By YUHEI KYONO/ Staff Writer
April 2, 2021 at 18:00 JST
Acclaimed novelist Haruki Murakami donned cap and gown to share his thoughts on the power of stories and offer encouragement to aspiring writers enrolled at his alma mater, Waseda University.
Murakami on April 1 gave a congratulatory speech to new students at Waseda University’s School of Humanities and Social Sciences and School of Culture, Media and Society at their entrance ceremony.
Murakami, 72, graduated from the university’s former School of Humanities in 1975. During his seven years of college life, he opened the Peter Cat jazz cafe in Kokubunji, western Tokyo.
“I ended up getting married and starting my career before graduating from the university,” he told the freshmen. “I won’t recommend you do the same, but it will all work out in the end.”
Murakami also touched on what roles stories can play in society.
“Stories are one of the things that can help you explore uncharted territory called the mind,” he said. “Novels play an integral role in developing a healthy society because society itself has a mind.”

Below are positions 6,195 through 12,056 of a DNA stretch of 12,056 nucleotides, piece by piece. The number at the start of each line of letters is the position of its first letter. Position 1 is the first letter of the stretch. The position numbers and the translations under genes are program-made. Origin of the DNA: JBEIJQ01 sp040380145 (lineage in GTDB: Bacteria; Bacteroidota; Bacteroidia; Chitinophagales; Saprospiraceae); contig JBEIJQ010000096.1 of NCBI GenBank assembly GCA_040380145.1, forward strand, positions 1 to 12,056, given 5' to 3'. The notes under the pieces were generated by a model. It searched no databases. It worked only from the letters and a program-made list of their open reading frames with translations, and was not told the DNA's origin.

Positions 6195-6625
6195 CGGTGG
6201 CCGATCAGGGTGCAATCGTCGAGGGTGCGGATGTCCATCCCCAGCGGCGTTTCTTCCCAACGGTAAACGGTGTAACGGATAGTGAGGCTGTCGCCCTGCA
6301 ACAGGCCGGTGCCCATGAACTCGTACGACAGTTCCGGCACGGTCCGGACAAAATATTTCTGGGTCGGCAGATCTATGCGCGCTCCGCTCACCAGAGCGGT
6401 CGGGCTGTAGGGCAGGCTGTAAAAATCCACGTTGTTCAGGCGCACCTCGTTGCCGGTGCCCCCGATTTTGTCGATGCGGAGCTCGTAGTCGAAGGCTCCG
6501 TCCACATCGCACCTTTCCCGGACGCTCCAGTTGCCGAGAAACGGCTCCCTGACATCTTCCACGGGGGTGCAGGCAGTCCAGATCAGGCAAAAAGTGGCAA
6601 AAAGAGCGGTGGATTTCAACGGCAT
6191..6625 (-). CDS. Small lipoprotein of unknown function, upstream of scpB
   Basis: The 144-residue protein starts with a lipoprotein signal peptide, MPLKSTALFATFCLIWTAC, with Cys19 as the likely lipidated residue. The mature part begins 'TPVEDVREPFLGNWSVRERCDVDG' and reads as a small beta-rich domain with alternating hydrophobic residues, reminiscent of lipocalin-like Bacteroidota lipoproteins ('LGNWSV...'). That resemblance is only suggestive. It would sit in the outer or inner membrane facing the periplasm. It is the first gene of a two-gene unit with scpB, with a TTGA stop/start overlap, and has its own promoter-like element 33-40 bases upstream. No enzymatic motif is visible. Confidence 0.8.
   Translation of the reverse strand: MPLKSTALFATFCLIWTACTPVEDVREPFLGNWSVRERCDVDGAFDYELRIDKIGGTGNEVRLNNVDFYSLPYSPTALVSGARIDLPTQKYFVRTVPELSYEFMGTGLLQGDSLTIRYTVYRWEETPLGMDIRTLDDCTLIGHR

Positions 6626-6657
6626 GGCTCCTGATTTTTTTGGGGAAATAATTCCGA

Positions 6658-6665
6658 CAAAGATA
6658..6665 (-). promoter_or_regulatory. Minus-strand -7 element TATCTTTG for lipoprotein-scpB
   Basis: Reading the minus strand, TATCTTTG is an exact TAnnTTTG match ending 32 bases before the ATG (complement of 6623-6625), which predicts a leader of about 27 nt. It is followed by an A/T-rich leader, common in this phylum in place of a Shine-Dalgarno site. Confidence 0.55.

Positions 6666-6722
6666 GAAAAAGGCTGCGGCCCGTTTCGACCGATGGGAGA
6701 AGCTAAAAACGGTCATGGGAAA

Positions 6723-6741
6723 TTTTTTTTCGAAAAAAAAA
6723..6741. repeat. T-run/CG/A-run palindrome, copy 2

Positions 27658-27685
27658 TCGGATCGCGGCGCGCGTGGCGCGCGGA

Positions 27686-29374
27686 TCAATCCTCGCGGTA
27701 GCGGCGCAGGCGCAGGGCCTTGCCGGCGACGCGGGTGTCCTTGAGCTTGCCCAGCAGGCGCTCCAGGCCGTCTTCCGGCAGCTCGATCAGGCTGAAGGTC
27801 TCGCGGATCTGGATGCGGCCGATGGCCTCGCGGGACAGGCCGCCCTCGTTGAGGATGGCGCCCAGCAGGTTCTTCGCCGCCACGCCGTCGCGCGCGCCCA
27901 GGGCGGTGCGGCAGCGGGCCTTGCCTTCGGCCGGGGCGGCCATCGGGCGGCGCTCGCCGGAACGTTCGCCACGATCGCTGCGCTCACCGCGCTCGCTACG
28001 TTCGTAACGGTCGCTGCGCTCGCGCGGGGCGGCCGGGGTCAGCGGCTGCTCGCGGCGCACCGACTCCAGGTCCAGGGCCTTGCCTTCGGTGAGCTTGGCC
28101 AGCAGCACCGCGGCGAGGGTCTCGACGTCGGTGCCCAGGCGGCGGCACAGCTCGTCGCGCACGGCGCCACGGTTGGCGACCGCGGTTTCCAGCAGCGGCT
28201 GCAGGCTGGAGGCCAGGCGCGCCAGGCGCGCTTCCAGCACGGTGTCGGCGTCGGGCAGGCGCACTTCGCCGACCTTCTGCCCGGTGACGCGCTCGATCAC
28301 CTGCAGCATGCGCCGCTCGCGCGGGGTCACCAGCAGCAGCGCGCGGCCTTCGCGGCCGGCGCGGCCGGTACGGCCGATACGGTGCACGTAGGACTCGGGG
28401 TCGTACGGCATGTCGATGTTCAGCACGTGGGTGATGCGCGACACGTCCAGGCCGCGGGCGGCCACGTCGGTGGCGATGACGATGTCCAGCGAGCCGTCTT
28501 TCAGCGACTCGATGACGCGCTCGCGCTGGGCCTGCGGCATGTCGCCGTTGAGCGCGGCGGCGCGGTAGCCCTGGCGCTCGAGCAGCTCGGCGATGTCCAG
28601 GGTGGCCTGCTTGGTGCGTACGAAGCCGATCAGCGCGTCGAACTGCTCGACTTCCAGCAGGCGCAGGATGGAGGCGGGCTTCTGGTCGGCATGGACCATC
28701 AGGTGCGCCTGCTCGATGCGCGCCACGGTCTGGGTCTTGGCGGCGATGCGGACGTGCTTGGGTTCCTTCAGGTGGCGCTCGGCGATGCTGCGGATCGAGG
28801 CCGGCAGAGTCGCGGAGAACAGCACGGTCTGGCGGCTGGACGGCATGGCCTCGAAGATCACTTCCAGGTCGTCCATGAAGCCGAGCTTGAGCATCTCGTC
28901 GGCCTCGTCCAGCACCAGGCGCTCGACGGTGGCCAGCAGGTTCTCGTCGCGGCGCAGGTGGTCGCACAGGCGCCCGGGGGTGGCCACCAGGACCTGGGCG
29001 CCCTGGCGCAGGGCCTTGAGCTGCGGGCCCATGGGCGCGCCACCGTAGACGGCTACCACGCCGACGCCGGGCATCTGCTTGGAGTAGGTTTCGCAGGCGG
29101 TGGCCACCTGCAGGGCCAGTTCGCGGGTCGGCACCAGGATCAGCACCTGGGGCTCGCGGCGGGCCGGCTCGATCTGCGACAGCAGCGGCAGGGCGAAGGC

Murakami ended his speech by expressing hope that some in the audience would follow in his footsteps and become novelists.
“The job of novelists has been passed down from one person to another like a torch,” he said. “I’ll be very glad if some of you carry that torch.”
The Haruki Murakami Library, formally known as the Waseda International House of Literature, was initially scheduled to open this month at the university, but the opening was postponed until October due to the COVID-19 pandemic. The facility will house Murakami's handwritten manuscripts and materials for his novels as well as his collection of nearly 20,000 vinyl records.
It was also announced on April 1 that Robert Campbell, a researcher of Japanese literature who became a specially appointed professor at the university the same day, will serve as an adviser to the Haruki Murakami Library.
After his speech, Murakami received an award for his distinguished achievements in the arts from the university's president, Aiji Tanaka.
Visit this page for the latest news on Japan’s battle with the novel coronavirus pandemic.
A mother of two sons recounts the days when she lived with the novel coronavirus.
Historians describe the Nomonhan Incident, a little-known 1939 Japan-Soviet border conflict, as the starting point of World War II.
The Asahi Shimbun aims “to achieve gender equality and empower all women and girls” through its Gender Equality Declaration.
Let’s explore the Japanese capital from the viewpoint of wheelchair users and people with disabilities with Barry Joshua Grisdale.